Simon and Madge became every day more and more attached to their adopted child, whose former history continued to puzzle them a good deal. They plainly saw the nature of Harry's feelings towards her, and were far from displeased thereat. They recollected that Simon had said to the engineer on his first visit to the old cottage, "How can our son ever think of marrying? Where could a wife

possibly be found suitable for a lad whose whole life must be passed in the depths of a coal mine?"

Well! now it seemed as if the most desirable companion in the world had been led to him by Providence. Was not this like a blessing direct from Heaven? So the old man made up his mind that, if the wedding did take place, the miners of New Aberfoyle should have a merry-making at Coal Town, which they would never during their lives forget. Simon Ford little knew what he was saying!

It must be remarked that another person wished for this union of Harry and Nell as much as Simon did--and that was James Starr, the engineer. Of course he was really interested in the happiness of the two young people. But another motive, connected with wider interests, influenced him to desire it.

It has been said that James Starr continued to entertain a certain amount of apprehension, although for the present nothing appeared to justify it. Yet that which had been might again be. This mystery about the new cutting--Nell was evidently the only person acquainted with it. Now, if fresh dangers were in store for the miners of Aberfoyle, how were they possibly to be guarded against, without so much as knowing the cause of them?

"Nell has persisted in keeping silence," said James Starr very often, "but what she has concealed from others, she will not long hide from her husband. Any danger would be danger to Harry as well as to the rest of us. Therefore, a marriage which brings happiness to the lovers, and safety to their friends, will be a good marriage, if ever there is such a thing here below."

Thus, not illogically, reasoned James Starr. He communicated his ideas to old Simon, who decidedly appreciated them. Nothing, then, appeared to stand in the way of the match. What, in fact, was there to prevent it? They loved each other; the parents desired nothing better for their son. Harry's comrades envied his good fortune, but freely acknowledged that he deserved it. The maiden depended on no one else, and had but to give the consent of her own heart.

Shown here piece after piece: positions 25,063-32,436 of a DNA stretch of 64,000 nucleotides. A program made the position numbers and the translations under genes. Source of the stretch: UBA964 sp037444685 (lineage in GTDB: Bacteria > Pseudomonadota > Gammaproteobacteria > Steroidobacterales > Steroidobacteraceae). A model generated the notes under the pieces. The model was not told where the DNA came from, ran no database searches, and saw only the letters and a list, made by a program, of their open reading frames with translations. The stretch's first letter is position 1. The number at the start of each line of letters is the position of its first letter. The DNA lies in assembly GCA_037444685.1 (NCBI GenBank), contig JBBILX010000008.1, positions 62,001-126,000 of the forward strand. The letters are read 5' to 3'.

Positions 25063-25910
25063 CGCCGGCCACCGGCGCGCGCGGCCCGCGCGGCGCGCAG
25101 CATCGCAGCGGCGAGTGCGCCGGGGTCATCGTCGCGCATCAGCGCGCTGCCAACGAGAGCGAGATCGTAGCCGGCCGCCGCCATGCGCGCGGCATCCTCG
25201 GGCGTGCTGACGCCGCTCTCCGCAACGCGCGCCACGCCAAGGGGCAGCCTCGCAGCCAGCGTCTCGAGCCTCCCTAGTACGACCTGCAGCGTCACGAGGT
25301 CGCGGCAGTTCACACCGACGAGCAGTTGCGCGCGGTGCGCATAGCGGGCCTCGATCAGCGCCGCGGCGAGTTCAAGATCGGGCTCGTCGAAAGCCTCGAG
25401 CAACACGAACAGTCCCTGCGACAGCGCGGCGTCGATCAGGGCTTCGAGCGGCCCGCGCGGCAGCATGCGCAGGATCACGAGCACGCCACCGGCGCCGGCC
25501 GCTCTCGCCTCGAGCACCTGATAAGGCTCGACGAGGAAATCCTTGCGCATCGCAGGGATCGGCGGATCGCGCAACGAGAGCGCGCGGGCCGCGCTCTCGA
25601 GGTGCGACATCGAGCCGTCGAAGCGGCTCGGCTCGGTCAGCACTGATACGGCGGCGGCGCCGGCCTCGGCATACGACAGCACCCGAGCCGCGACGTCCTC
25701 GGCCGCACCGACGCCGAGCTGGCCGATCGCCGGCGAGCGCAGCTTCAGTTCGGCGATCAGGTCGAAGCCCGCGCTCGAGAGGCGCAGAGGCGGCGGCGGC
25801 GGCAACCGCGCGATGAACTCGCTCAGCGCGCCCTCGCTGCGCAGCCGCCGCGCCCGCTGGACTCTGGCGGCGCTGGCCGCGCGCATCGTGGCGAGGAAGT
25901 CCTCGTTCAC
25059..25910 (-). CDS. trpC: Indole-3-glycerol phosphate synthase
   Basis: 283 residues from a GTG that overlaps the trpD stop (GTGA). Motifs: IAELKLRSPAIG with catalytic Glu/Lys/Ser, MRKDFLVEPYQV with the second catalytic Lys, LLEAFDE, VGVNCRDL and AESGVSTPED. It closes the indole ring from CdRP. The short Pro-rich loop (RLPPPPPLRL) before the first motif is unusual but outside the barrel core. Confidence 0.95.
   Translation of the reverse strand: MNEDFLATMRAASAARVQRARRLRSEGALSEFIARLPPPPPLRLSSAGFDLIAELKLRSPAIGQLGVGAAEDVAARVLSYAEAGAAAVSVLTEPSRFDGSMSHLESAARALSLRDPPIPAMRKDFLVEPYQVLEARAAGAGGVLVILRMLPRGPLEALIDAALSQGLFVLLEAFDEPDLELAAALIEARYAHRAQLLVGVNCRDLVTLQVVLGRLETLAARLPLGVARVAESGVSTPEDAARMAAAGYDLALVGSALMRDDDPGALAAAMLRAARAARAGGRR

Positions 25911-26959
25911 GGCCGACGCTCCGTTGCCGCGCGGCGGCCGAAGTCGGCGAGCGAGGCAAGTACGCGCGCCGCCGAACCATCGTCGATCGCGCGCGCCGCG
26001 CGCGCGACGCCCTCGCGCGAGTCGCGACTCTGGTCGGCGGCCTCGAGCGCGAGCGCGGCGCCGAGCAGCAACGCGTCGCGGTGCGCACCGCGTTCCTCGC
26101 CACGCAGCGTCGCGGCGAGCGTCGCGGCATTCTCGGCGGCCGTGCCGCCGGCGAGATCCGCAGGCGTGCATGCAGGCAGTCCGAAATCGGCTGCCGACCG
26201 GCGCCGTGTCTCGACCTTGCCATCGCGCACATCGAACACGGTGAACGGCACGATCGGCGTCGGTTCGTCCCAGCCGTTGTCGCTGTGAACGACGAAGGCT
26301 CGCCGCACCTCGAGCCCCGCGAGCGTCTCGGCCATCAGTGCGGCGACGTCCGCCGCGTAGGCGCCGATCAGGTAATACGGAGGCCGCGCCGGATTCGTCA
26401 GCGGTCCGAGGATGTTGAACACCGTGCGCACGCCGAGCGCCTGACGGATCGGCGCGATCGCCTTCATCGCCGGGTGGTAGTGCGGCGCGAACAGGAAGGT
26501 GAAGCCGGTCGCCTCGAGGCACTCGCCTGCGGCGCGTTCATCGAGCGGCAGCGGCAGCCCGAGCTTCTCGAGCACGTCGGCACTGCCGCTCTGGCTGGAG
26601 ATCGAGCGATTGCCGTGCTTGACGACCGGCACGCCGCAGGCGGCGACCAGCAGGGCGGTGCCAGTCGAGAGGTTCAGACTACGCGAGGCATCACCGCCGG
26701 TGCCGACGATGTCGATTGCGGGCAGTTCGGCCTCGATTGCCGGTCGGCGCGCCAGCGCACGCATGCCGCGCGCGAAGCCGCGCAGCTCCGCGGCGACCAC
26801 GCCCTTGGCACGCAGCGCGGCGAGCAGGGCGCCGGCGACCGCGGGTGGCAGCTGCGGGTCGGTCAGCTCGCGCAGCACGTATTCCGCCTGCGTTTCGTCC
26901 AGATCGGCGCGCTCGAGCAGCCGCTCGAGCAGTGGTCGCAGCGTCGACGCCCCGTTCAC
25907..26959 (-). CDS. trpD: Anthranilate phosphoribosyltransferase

Why, then, if there were none to place obstacles in the way of this union--why, as night came on, and, the labors of the day being over, the electric lights in the mine were

extinguished, and all the inhabitants of Coal Town at rest within their dwellings--why did a mysterious form always emerge from the gloomier recesses of New Aberfoyle, and silently glide through the darkness?

What instinct guided this phantom with ease through passages so narrow as to appear to be impracticable?

Why should the strange being, with eyes flashing through the deepest darkness, come cautiously creeping along the shores of Lake Malcolm? Why so directly make his way towards Simon's cottage, yet so carefully as hitherto to avoid notice? Why, bending towards the windows, did he strive to catch, by listening, some fragment of the conversation within the closed shutters?

And, on catching a few words, why did he shake his fist with a menacing gesture towards the calm abode, while from between his set teeth issued these words in muttered fury, "She and he? Never! never!"


A MONTH after this, on the evening of the 20th of August, Simon Ford and Madge took leave, with all manner of good wishes, of four tourists, who were setting forth from the cottage.

James Starr, Harry, and Jack Ryan were about to lead Nell's steps over yet untrodden paths, and to show her the glories of nature by a light to which she was as yet a stranger. The excursion was to last for two days. James Starr, as well as Harry, considered that during these eight and forty hours spent above ground, the maiden would be able to see everything of which she must have remained ignorant in the gloomy pit; all the varied aspects of the globe, towns, plains, mountains, rivers, lakes, gulfs, and seas would pass, panorama-like, before her eyes.

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